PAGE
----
13 Reasons Why India Finds Itself Battling A Second Wave

13 Reasons Why India Finds Itself Battling A Second Wave Prime Minister Narendra Modi (PMO)
Snapshot
  • Most of the reasons are the results of governments and people letting their guard down.

    No one reason can be blamed entirely for India's current misery, but added together, they made for something more terrible than just their sum.

What went wrong?

As India finds itself battling a second wave of Covid-19, that is one of the natural questions to spring to everyone's mind.

In February, almost the whole of India thought that the country had seen the back of the coronavirus for good.

By the middle of March, hotspots had begun to re-emerge, and by April, India was in the middle of its biggest health crisis yet.

Between trauma and stress, Indians asked themselves, each other, and their governments the same question: what went wrong?

Here, I propose 13 reasons as an answer to that query.

1. Business as usual with economy opening out: Every one thought that with the first wave done, Covid-19 itself was gone. Everyone, government, business, society, let their guard down.

Additionally, given that there was pressure and need for economic recovery, there was no appetite for tolerating even small containment zones.

At the same time, Maharashtra and Kerala kept simmering but below the radar.

2. Scientific opinions spread the notion of some level of herd immunity being achieved, based on sero surveys done in dense urban areas. This too helped in loosening restrictions.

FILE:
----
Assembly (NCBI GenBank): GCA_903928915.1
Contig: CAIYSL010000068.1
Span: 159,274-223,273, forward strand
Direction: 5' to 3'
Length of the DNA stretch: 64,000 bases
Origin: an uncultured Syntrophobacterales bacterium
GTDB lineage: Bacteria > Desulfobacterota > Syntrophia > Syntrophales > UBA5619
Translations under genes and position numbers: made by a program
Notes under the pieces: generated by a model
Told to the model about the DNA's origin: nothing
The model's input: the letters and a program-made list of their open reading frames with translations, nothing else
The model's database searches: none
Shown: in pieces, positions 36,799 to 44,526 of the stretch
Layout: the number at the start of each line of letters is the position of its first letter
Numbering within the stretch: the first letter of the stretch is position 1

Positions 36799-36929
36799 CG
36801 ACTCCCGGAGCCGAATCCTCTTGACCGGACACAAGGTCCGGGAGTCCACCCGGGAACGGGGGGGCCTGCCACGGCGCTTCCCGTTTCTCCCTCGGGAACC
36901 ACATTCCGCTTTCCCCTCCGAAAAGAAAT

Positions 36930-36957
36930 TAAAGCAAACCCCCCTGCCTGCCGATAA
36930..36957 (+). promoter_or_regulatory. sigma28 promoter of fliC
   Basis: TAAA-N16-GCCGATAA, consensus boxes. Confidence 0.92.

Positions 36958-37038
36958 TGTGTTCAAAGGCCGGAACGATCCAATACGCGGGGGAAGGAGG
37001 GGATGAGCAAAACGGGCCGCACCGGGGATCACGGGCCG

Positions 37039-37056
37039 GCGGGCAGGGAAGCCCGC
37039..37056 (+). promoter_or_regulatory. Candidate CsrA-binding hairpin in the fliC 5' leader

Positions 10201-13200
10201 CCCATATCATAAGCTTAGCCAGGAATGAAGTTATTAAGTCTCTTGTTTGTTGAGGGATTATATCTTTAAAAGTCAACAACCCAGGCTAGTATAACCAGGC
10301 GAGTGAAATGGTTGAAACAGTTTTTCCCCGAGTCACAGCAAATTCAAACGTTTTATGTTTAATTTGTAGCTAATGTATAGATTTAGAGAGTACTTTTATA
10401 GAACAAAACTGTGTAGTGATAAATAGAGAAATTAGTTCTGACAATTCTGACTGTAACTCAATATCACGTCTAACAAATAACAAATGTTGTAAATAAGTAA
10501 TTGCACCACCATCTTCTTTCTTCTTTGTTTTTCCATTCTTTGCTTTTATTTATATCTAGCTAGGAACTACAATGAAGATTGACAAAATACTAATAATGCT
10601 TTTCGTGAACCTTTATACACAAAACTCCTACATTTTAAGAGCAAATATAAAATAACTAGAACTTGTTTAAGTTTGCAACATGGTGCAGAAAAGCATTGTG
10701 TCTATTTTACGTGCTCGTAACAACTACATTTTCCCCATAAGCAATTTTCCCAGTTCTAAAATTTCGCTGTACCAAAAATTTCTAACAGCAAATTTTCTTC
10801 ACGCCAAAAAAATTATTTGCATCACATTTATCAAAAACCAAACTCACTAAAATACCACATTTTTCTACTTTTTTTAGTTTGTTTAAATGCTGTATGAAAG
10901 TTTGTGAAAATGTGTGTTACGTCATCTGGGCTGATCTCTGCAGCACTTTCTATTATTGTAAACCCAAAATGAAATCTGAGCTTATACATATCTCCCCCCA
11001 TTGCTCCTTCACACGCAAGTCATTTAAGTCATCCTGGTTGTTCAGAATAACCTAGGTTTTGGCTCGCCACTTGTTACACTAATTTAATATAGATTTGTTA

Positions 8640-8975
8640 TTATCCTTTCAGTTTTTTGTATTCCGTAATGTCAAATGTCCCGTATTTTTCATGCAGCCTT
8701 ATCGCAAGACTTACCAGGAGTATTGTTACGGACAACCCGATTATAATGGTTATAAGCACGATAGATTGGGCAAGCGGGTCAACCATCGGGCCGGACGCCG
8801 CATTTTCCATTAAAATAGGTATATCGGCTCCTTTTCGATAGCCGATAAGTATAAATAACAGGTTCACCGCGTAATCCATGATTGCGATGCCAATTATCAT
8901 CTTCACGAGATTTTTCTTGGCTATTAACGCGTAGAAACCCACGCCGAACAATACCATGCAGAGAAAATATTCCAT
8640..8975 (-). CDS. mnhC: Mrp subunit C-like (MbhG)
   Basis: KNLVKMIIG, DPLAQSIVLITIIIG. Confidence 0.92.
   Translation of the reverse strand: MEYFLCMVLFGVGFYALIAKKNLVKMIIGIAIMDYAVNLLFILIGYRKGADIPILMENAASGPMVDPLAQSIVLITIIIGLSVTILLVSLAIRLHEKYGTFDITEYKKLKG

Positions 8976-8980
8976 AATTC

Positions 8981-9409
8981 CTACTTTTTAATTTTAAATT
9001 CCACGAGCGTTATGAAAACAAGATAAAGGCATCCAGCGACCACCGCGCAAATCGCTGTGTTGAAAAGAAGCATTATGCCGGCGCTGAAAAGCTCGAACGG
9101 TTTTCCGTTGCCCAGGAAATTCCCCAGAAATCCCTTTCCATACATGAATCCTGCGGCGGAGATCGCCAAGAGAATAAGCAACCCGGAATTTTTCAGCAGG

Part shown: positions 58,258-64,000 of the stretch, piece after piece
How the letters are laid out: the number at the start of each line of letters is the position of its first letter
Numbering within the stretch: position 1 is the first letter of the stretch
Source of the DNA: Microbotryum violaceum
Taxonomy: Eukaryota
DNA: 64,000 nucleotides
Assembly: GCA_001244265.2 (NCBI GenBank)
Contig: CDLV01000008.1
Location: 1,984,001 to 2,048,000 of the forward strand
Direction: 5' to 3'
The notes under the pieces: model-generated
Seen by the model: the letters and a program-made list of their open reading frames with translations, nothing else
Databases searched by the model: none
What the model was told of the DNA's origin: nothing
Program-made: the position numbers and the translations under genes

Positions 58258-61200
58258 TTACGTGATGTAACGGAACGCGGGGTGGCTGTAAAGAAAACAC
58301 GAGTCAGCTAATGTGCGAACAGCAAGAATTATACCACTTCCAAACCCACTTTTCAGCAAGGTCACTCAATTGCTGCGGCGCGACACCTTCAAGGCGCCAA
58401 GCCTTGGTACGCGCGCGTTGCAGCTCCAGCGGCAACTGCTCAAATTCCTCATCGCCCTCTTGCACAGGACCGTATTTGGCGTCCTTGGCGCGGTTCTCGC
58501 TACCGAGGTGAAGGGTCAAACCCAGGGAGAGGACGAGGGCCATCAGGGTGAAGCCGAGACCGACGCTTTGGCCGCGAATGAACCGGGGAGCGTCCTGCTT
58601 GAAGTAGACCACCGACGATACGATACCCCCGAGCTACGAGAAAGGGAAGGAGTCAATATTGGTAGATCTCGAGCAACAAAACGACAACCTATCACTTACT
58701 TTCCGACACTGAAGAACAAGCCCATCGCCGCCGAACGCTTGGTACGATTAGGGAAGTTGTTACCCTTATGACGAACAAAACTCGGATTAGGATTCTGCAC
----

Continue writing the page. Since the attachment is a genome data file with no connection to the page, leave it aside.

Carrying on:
3. Slow pace of vaccination: There was a degree of hesitancy among people themselves, with many even questioning the need for vaccination in the face of declining daily case load in January-February. Add to this, anxiety about vaccines themselves.

And add to that, the failure to augment supply lines of vaccine to ensure steady expansion of the programme.

4. Deceitful mutation ducking RT-PCR tests: High number of asymptomatic and mildly symptomatic cases caused casual spread in the second wave because the RT-PCR tests came negative and hence they did not care to self-isolate.

5. Shorter incubation period, younger people also hit: In the second wave, this virus often directly hit the lower respiratory region.

That is why, we have seen far more emergencies than in wave one, and more tragically many among younger populations also.

The insistence on a Covid positive report for admission to hospitals has been harsh on all false negative cases, leading to many avoidable tragedies.

6. The built out super capacity of Covid hospitals (railway coaches too) went slack when wave one died down.

7. Covid fatigue and triumphalism led to social engagements as BC (before covid). There were functions, events, parties, milestone celebrations. Everyone let their hair down along with their guards.

8. Summertime jump in air-conditioning. The winter heating effect of the West became our summer effect.

9. People travelled across the length and breadth of the country. For any and all reasons.

10. Protest rallies, religious events and elections organised at scale. Out of this, only the Kumbh mela insisted on RT-PCR negative tests, though we are not sure how well this worked over the weeks.

11. States vs Centre battles on vaccine, especially the tension between some states governed by a non-BJP party and the Centre.

This aggravated the already poor communication around vaccines at the local level. Meanwhile, we had missed an early buildup of the supply pipeline.

12. Vaccine maitri (with pomp) made India look good when the West was on its knees. There were 70,000 fatalities in the UK alone between January and March 2021. It was here however, where the seeds for schadenfreude were sown.

13. Overall, the centre chose a decentralised approach after the first wave. This single act may have contributed to a lot of negative perception of the Government of India sleeping at the wheel, given States' performance.

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